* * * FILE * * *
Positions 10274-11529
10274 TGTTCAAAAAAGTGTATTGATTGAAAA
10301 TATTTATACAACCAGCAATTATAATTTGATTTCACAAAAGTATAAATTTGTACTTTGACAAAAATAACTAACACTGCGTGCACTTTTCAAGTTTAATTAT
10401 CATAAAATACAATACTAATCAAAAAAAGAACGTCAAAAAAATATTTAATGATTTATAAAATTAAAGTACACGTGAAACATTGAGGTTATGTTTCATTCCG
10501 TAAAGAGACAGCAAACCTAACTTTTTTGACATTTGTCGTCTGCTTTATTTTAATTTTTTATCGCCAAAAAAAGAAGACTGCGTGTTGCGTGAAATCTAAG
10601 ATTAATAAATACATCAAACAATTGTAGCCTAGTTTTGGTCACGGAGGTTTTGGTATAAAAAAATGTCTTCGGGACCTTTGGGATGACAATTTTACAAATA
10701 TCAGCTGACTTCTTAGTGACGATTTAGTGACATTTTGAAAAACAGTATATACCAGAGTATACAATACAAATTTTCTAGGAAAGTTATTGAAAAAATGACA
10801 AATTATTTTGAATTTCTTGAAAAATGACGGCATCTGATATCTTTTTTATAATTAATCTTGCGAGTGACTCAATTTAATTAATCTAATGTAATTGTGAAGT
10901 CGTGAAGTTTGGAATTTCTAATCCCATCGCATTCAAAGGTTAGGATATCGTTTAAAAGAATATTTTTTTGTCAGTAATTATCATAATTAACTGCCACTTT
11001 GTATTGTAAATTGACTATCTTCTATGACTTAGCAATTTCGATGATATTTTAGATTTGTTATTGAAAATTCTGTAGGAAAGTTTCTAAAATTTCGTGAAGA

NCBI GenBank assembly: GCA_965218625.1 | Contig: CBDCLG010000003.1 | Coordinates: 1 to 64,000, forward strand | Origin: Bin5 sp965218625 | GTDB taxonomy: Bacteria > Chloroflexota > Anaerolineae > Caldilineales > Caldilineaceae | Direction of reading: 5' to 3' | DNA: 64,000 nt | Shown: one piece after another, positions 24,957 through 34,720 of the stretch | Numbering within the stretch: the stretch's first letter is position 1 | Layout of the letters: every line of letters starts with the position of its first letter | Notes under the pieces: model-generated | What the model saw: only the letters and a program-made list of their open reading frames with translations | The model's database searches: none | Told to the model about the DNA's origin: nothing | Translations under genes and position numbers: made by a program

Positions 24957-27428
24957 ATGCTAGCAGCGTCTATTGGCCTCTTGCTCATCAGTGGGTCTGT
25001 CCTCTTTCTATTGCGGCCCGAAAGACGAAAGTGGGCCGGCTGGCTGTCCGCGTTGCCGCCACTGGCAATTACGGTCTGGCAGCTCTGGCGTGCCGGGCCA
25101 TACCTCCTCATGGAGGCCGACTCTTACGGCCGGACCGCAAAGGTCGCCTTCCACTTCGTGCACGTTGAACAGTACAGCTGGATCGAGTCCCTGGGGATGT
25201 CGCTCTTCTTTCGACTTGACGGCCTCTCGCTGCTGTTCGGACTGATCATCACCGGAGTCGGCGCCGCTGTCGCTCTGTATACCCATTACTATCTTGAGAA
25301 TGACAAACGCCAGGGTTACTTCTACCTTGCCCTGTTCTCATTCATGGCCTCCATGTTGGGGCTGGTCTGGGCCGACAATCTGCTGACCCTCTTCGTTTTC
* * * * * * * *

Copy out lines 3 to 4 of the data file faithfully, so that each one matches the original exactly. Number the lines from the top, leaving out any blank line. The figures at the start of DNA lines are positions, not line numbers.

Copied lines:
10301 TATTTATACAACCAGCAATTATAATTTGATTTCACAAAAGTATAAATTTGTACTTTGACAAAAATAACTAACACTGCGTGCACTTTTCAAGTTTAATTAT
10401 CATAAAATACAATACTAATCAAAAAAAGAACGTCAAAAAAATATTTAATGATTTATAAAATTAAAGTACACGTGAAACATTGAGGTTATGTTTCATTCCG